by: A&M Aquatics
August 22, 2019
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New green “Styros” are both biodegradable and recyclable
via A&M Aquatics
Lansing, Michigan–based aquarium livestock wholesaler A&M Aquatics has announced a cutting-edge change in the way they ship aquarium fish.
“Our continuing commitment to healthy oceans is leading us to make a change in the Styrofoam boxes that we ship out. In the near future, you might notice that the Styrofoam you receive from us looks a little greener. It also behaves in a way that is greener.
“If you are unable to recycle or reuse the boxes, there is a small amount of an additive in the Styrofoam that will allow it to oxidize and then biodegrade. In dry storage, this process could take decades, but when left out in the sunlight it could take as little as a couple of years.
“These new boxes will be just as tough and durable as our old boxes. They’ll also hold their temperature just as well as our old boxes. The only difference that you’re likely to experience is feeling a little warmer and fuzzier, knowing that you’re a part of reducing the impact that Styrofoam is having on our world.”
Rethinking the Ubiquitous Styro
Expanded polystyrene foam boxes clad in exterior cardboard boxes (generally shorthanded as “Styros”) are the gold standard of the aquarium livestock industry. They insulate the life inside, mediating temperature swings, while also providing a relatively strong and lightweight container that can cushion a heavy, fragile load inside. When the shipment is lined internally with a large plastic bag, one would have to really mishandle a fish shipment before disaster struck (resulting in a leaky box and problems inside).
Polystyrene (recycling #6) is often touted as being highly recyclable; however, it is generally not accepted for curbside recycling. While these shipping boxes are often reused many times, most are ultimately destined for the landfill or incineration. Generally speaking, polystyrene is not biodegradable, although as A&M Aquatics announced, that appears to have changed.
We reached out to A&M Aquatics’ president Bill Backus to get more insight on what might be an industry-leading shift that addresses the polystyrene waste stream produced by shipping fish and coral around the globe.
REFOAM: The Core Change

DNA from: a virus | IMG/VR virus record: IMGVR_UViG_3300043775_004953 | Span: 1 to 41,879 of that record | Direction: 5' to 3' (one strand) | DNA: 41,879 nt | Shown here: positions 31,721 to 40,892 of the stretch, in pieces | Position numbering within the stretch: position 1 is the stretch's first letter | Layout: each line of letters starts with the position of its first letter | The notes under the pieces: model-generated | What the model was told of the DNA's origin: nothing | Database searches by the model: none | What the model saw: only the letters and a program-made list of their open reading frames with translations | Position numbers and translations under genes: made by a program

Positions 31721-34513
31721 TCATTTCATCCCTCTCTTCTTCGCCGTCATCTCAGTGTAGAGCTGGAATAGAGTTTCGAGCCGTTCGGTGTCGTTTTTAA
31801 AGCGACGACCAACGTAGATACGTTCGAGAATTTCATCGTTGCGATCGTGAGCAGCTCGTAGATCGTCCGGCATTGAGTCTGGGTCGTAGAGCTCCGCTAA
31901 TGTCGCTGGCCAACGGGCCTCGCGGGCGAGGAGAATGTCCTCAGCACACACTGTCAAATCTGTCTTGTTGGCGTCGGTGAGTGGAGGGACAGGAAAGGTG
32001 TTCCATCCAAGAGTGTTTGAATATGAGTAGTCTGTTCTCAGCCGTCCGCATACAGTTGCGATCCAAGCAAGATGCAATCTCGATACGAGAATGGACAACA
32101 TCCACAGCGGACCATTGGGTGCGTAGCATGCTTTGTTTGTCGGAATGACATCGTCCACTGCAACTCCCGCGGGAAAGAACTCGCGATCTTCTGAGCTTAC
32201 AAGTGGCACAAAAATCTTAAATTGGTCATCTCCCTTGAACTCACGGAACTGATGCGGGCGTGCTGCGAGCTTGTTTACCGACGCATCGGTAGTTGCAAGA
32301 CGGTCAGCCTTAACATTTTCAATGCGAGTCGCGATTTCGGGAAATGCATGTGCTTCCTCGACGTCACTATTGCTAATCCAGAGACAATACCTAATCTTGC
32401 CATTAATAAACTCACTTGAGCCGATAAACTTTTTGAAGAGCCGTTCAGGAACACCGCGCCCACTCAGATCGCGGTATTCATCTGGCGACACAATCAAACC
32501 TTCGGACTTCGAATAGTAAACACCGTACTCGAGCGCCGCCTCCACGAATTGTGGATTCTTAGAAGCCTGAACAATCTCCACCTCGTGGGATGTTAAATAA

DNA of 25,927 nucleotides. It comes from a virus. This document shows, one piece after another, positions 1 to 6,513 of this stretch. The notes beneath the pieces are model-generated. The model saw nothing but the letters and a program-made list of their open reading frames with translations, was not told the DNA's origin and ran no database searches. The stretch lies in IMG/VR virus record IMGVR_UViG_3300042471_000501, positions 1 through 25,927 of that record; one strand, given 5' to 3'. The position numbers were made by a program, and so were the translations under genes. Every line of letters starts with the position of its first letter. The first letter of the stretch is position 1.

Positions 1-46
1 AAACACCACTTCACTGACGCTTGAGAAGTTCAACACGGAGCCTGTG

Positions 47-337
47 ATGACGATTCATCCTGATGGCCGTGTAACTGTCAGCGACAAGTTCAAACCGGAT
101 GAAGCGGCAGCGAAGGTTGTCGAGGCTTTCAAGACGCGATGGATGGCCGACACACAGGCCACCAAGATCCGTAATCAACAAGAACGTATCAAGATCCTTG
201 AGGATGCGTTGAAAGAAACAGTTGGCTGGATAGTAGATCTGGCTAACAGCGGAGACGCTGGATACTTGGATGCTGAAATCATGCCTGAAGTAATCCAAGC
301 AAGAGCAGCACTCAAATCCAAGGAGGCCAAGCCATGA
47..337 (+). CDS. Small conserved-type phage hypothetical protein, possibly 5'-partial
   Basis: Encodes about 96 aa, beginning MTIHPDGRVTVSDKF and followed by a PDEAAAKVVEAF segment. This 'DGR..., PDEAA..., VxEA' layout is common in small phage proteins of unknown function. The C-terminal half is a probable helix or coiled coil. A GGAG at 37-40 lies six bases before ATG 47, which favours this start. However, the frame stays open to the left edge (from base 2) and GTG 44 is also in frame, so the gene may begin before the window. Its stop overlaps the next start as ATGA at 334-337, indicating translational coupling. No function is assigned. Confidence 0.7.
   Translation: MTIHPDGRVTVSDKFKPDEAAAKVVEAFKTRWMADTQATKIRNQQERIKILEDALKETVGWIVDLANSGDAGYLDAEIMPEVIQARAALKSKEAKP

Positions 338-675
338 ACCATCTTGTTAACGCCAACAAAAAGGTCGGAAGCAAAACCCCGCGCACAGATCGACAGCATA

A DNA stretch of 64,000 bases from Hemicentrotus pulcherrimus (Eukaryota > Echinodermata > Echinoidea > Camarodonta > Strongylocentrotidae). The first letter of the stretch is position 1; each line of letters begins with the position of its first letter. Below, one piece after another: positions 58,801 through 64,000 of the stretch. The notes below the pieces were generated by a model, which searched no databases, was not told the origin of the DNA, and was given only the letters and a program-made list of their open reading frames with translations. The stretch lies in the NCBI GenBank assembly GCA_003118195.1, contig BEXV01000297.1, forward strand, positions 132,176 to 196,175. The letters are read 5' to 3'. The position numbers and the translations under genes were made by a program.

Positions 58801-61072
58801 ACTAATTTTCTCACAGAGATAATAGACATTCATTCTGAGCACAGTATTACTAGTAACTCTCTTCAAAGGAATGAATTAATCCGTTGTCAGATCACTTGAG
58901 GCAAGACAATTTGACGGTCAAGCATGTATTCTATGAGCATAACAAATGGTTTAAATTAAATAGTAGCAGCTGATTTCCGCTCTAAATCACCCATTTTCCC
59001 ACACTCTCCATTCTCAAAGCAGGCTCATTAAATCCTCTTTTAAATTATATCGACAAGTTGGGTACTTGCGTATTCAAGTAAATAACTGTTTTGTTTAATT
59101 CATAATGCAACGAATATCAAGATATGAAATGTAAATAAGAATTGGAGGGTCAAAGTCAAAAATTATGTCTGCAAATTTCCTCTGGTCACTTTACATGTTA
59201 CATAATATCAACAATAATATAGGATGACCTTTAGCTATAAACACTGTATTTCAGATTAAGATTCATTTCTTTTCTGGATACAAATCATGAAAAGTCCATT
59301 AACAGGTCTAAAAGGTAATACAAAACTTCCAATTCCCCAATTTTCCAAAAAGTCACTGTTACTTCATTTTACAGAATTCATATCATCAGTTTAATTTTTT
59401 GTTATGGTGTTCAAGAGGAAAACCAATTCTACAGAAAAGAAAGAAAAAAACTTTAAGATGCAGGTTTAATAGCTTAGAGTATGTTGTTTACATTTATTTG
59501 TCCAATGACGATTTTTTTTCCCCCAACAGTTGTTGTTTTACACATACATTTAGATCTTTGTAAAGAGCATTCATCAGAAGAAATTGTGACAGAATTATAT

“The product is called REFOAM,” started Backus. “We have brought the product in now for about three months and have been testing it heavily. Everything we have been able to determine is that it works as well as standard Styrofoam in the same size.
“We have poured water in these REFOAM boxes; they held water without incident. We have them stored outside in the rain, and they are fine. They don’t degrade remotely as quickly as the biodegradable packing peanuts [which are made out of cornstarch and instantly disintegrate in contact with water]. Instead, the additive in REFOAM basically causes the boxes to oxidize or ‘rust’ over time. They are perfectly acceptable for the timeframes in our industry. The cost is about 15% higher than standard foam, but in our minds [it’s] well justified.”
Backus explained that examining the aquarium trade’s waste stream from all sides is important, and after testing changing their shipping containers, it was an easy decision to make. “We work with live animals that come from the ocean and we are passionate about protecting that environment any way that we can. This is a new way that we can be environmentally responsible, while also supporting businesses that are making positive changes.”
What’s Up with This Foam?
From IntegriTemp: “This foam is uniquely Oxo-biodegradable. The additive in REFOAM can speed up the process and enable degradation to start happening in just a couple of years. Heat, moisture, and sunlight are all conditions found in nature that are favorable to activating the REFOAM degradation process, therefore reducing its long-term impact on waterways, oceans, parks, and roadsides if it is carelessly disposed of.
“This foam is also recyclable. It can be reintroduced into the manufacturing process to make new, recycled content packaging and durable goods such as plastic lumber, cameras, surfboards, coat hangers, planters, picture frames, and more. Recycle at any approved drop-off or mail-back site for regular EPS. To find your nearest location go to www.integritemp.com/recycle/”
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